Breaking the Spell: Can the Turkana Be Freed from Hunger?

Turkana, Northern Kenya, Africa (Photo Credit: Alissa Everett)

By Phyllis Nyambura/ AMREF 


The story of The Turkana is marked by irony. In the mid-18th century a group of energetic warriors decided to break off from the Karamajong community in north-eastern Uganda and migrate to the Turkana area, in Kenya which was green with pasture and mostly uninhabited. It was ‘a land of milk and honey’, and they flourished.

But in the 21st century, the story has changed – and therein lies the irony. Turkana District is now synonymous with insecurity, hunger, perennial drought, disease and underdevelopment. The Turkana are currently grappling with another drought. This one has been ravaging their land for close to three years. In fact, for a decade now, rainfall has been erratic. It has been devastating.

AMREF has been working in Turkana District for close to 30 years, with development projects centering on sustainable development: primary health care, water, sanitation and nutrition.

The drought has changed everything.

“We have had to divert a lot of effort and resources to tackle the effects of the drought on the communities we serve. You cannot talk to starving people about hygiene when they do not have water. And when they are hungry, the immune system is weak – people will more easily get ill” says Ali Jillo, a Project Officer in charge of AMREF’s Turkana drought response.


On a hot Wednesday afternoon, a crowd of close to 4,000 people has gathered in Lokichoggio town, waiting for food rations.

Mostly women, children and the elderly from 12 villages gather their daily ration of dried maize. Turkana, Northern Kenya, Africa (Alissa Everett)

“Two tins each!” shouts Assistant Chief David Imoni, as the crowd surges forward a community leader pours two 4lb tins of dried corn into an old woman’s sack. As I learn later, the woman is actually not old. Veronica Narubu is only 32. But hardship, have left her with dry, wrinkled skin and a stiff back.

Veronica says “I lost most of my cattle when the Toposa raided our homestead. The few animals that were left died as a result of the drought.” The rations Veronica receives last only a few days. The rest of the time, she feeds her family on wild fruit.

Early the next day, we set off for a medical camp at Karubangorok village, a semi-settled pastoral community where we meet about 300 pre-primary and primary school-going children standing in line for their daily rations of maize and cowpeas, some in tattered clothes, others stark naked.

Hygiene and water go hand in hand. Several children are diagnosed with trachoma, an eye infection which, if untreated, leads to blindness. “It mostly occurs due to poor hygiene. That’s why AMREF’s PHASE (Personal Hygiene and Sanitation Education) project  is teaching children in schools to take care of their own cleanliness and to be change catalysts in the community,” observes Sylvester Ebei, Deputy District Public Health Nurse, who works closely with AMREF to serve the Turkana community.

“AMREF has also trained community health workers to teach the people on the need to observe personal hygiene, dig toilets, and boil water says Sylvester. “Things will even be worse if rains come and proper hygiene is not observed.”

An elderly man, his back bent with age, taps me on the shoulder. He points to his wife, a thin old-looking woman sitting close by with an emaciated boy with a protracted tummy on her lap. For Pelech Losanitei, 65, and his wife Chegen, 45, the drought has brought a chain of misfortune. Pelech tells me that not only did they lose their cattle, but their two daughters both weakened by hunger also got sick, and died. Pelech and Chegen now have nine additional mouths to feed, as they grapple with their own hunger and failing health.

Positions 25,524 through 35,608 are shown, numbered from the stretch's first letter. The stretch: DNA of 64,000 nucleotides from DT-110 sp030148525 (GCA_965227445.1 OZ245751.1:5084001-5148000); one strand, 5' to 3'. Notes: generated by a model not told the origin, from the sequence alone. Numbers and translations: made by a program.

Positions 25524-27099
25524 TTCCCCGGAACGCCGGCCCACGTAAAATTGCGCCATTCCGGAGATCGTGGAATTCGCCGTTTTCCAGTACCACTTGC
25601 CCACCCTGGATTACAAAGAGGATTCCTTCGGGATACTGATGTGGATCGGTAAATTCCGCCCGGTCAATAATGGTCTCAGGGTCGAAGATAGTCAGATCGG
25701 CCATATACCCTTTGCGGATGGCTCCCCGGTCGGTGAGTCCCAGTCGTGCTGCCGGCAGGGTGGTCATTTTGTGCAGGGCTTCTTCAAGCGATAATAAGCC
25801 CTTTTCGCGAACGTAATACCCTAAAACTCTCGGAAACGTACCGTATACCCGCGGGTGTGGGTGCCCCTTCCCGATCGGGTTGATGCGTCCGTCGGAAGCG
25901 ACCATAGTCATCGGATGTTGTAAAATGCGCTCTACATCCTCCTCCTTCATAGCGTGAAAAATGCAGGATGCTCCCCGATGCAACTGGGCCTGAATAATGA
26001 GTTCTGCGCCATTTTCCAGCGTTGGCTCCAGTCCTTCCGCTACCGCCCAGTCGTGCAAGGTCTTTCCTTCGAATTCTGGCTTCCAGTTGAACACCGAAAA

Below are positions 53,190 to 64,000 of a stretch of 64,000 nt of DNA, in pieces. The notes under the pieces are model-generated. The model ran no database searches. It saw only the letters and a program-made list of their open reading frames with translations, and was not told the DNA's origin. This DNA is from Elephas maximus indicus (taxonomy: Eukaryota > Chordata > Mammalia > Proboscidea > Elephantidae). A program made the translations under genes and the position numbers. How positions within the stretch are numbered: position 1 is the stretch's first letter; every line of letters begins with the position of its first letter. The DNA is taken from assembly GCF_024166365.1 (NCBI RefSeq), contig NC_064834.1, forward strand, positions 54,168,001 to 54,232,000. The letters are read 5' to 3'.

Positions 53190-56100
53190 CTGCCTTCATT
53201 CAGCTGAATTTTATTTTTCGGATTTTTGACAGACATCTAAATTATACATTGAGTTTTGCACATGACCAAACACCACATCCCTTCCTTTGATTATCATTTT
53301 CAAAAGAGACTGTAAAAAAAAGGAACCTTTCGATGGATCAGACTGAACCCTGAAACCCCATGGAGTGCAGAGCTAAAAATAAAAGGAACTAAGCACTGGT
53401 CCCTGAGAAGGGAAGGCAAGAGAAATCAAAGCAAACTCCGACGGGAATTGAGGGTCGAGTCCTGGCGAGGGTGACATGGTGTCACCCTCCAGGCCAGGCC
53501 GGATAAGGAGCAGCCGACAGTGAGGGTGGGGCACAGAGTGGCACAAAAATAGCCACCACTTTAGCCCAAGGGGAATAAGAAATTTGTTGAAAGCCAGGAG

The villagers show us mounds of dirt behind a group of grass-thatched huts. “All these graves are of people who died because their bodies couldn’t stand the hunger, a village elder, Henry Etengan, says.

What are the solutions?

Sylvester believes that it is time for change. Besides perennial drought, insecurity and poor health, he blames the poor quality of life in the area on illiteracy, remoteness and exclusion of the Turkana from national development, deforestation, poor development policies and leadership, and unyielding cultural practices

The desperate circumstances of the Turkana communities certainly call for immediate responses, but the answer to this perennial problem does not lie in emergency measures.

That is why Chief Paul Meyan Marioa of Kaikor believes that even a million bags of food will not alleviate the community’s suffering. “Donors want to come with emergency solutions when there is hunger. But we need to deal with the problem of water, so that our people can farm. Our soil is very productive.” AMREF’s health, water and sanitation projects in the division have made a huge difference, he says. AMREF, has constructed several boreholes in Turkana district and plans to build more in the coming months.

Ebei Benjamin Inong, project officer, AMREF, Turkana says “we need to encourage education through sponsorships and talk to our people about family planning. When people see the benefits of an educated child, they will stop investing in many children as insurance against the cruelty of nature.”

Perhaps if these suggestions are turned into action, Turkana may one day revert to its former status – a land of plenty, flowing with milk and honey.


Photo credit: Alissa Everett

Take Action:  Find out how you can support AMREF’s drought alleviation efforts  by clicking here.

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